Abandoned Churches…..Open Hearts
By Rev. Dr. Marty Cauley
Building based Christianity is starting to crumble around the edges. Even as a few churches build multi-million dollar facilities to act as a place of ministry “for the next 100 years,” my travels seem to indicate that more and more church buildings are being left to decay. This is not just happening to small, rural churches, though it is more obvious there, also to once thriving “first churches” in the hearts of our cities and former “mega-churches” who encounter difficult leadership transitions or who just fall out of favor and plummet into decay. Once the building becomes the driving force for all ministries rather than a tool to use to do ministry, the movement nature of the faith community rapidly decelerates, and the monument becomes the object of worship. Even facilities with virtually no debt have the burden of operating costs and maintenance which is ever-growing and never ceasing.
What happened? In a world with bigger and bigger buildings, I believe that Christ followers are beginning to realize how unsatisfying consumer Christianity is. Just because you have a great building, an amazing music program, and a preacher who can make you laugh and bring you to tears, it doesn’t mean you are becoming a disciple. The hole in our soul remains despite moving worship experiences and inspiring messages. We crave more. Those seeking to be real, radical disciples crave living examples of discipleship, not perfect ones. We crave relationship, not showmanship. We crave community, not just crowds.
We crave living examples of discipleship, not perfect ones. The humanity of notable Christian leaders and their personal stumbles have caused most of us to realize that there are no perfect disciples. I think we knew that all along, but when their public image of perfection starts to decay, so does our faith in the community of believers. Now we are at a point where we have given up on the myth of the perfect pastor, and simply seek a living example of discipleship, with all of its messiness and struggles. This kind of discipleship only happens when you live in a close community.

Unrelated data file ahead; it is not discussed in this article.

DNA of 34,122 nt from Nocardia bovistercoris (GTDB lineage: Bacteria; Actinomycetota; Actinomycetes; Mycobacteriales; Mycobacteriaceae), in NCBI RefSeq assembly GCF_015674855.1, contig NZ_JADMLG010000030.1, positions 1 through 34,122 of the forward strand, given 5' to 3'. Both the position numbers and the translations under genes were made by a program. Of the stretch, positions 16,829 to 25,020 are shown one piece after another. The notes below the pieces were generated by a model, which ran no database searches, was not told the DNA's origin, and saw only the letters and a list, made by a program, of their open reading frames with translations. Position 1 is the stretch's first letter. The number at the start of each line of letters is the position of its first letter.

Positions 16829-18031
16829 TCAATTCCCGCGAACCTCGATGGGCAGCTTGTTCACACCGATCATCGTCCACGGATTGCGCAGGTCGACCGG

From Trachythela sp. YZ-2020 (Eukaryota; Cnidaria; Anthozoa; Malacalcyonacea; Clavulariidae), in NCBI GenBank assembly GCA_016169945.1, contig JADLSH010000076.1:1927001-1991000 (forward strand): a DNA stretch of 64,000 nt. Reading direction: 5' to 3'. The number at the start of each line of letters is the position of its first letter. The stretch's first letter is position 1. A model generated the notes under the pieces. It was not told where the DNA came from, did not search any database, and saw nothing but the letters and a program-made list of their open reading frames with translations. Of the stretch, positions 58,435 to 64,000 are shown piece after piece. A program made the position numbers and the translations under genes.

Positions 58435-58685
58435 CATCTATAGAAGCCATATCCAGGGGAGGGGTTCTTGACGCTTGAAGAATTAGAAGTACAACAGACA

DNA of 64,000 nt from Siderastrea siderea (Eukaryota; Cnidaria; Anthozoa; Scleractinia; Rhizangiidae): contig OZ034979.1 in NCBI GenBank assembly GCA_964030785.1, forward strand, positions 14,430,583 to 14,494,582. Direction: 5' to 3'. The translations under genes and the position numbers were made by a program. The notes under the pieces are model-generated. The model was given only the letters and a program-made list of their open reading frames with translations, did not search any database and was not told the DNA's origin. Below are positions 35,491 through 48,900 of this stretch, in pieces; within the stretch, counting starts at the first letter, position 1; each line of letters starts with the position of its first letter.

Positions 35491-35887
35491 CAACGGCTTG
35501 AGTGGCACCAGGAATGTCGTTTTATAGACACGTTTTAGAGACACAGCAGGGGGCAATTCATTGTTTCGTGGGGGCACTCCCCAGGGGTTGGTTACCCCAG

Not only do we desire living examples, but we also want real interaction with those who lead us spiritually. We crave relationship, not showmanship. Real disciples want to walk with Jesus in an intentional relationship with others who are seeking to follow Him. Yes, we love a well-delivered message, but more importantly, we love a well-lived life.
We crave community, not just crowds. It seems everywhere I go there is a crowd and it’s exhausting. I love big venues filled with cheering fans or engaged in powerful worship, but for me, those experiences are like Christmas and my birthday, great for celebration but hard to handle every day. In a crowd, you are one of the masses, and it can be awesome. In real life with its daily struggles and pain, however, the crowd simply reinforces the isolation of our culture. During those times I like the smaller community. I embrace those twenty to fifty people in my life who hold me up to live at a higher level; hold me accountable to be who God wants me to be, and hold me together when my life falls apart.
Lastly, while some studies show that believers continue to gather in large churches, with great worship experiences, and powerful teaching, they are attending fewer Sundays per year and expect more and more from the place and the preacher than ever before. When they come to consume, they want the best product on the market. What if we realized that with the decline in soul satisfaction of consumer spirituality, we are coming to the end of a building based Christianity? What if we actively begin to move back to gathering house to house, home to home? What if every time the whole community gathered it was around the Eucharist table set up in a public square, a rented building, or a public park? What does buildingless belief look like? What if you are a pioneer planter who is more concerned with open hearts than abandoned buildings?